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conduit to serve 16 communities and 25 water associations east of Pueblo were not implemented at that time due to the lack of federal funding. Evaluations on the quantity of water needed to satisfy long-range objectives for water users in the Southeastern district area were prepared in 1998. Additionally, an update of the estimated construction costs presented in the 1972 report was prepared in 1998.

The citizens and communities of the Lower Arkansas River Basin have waited 30 to 50 years for this project that will improve their water quality and supply. The need for the AVC has been well established for more than 50 years. The Lower Arkansas River Basin communities continue to seek federal assistance in moving this much-needed project forward. IV. Conclusion

Community leaders from throughout the basin worked together in the 1950s and 1960s to create the vision for the Fry-Ark Project. Their vision has certainly paid off, but it wouldn't have been accomplished without a lot of cooperation and compromise. The challenge for Southeastern Colorado and the rest of the state is to come together again to plan for the future water resources needs by managing, developing, and protecting water and related resources in an environmentally and economically sound manner.

Response to questions submitted for the record by Bill Long, President,

Southeastern Colorado Water Conservancy District Response to Representative Mark Udall's request for a description of the ways that the Fry-Ark diversions from the West Slope are limited.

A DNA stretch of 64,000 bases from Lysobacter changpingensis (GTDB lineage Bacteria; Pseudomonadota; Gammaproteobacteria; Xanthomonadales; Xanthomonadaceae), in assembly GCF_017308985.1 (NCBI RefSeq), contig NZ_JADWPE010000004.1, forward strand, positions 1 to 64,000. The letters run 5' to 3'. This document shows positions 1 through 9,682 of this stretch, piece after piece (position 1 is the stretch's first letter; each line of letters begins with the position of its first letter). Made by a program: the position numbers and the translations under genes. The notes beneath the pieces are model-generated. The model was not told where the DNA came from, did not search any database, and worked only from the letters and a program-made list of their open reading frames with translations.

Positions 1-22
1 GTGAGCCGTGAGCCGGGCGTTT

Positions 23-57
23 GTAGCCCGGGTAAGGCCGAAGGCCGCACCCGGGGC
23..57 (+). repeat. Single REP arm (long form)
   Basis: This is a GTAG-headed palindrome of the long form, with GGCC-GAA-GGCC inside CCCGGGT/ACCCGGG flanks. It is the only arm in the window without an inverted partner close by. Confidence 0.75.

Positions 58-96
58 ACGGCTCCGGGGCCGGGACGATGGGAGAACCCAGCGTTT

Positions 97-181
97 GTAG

The Fryingpan-Arkansas Project collects water from the headwaters of the Fryingpan River and Hunter Creek on the west slope of the Continental Divide and diverts this water to Arkansas River on the East Slope via the Boustead Tunnel. This collection and diversion process is accomplished via a network of in-stream diversion structures and underground tunnels.

The amount of water that the project is allowed to divert is limited by several factors. The Operating Principles were adopted by the State of Colorado, April 30, 1959 with subsequent amendments, and are incorporated in the authorizing legislation for the Project. These Operating Principles provide for a ceiling of 2,352,800 acre-feet in any period of 34 consecutive years, with an annual ceiling of 120,000 acre-feet. The 34 year rolling average works out to 69,200 acre-feet per year on average. The design capacity of the diversion system is further limited by the capacity of Boustead Tunnel, which normally cannot divert more than 945 cubic feet per second (c.f.s.).

Additionally, the Project is only allowed to divert water from the Fryingpan River and its tributaries when the Fryingpan River at the Thomasville gauge (a few miles above Ruedi Reservoir) is flowing at or above the rates shown in the following table: Beginning

Ending

River Flow
October 1
March 31

30 c.f.s.
April 1
April 30

100 c.f.s.
May 1
May 31

150 c.f.s
June 1
June 30

200 c.f.s.
July 1
July 31

100 c.f.s.
August 1
August 31

75 c.f.s
September 1
September 30

65 c.f.s

Additionally, each diversion into the collection system is limited by decree, and there are minimum flows that must bypass the diversion control structures on most streams within the collection system. These minimum flows are shown in the following tables:

Minimum Summer time bypass flows - FryArk Collection System Carter Diversion

2 cfs North Fork

1 cfs Mormon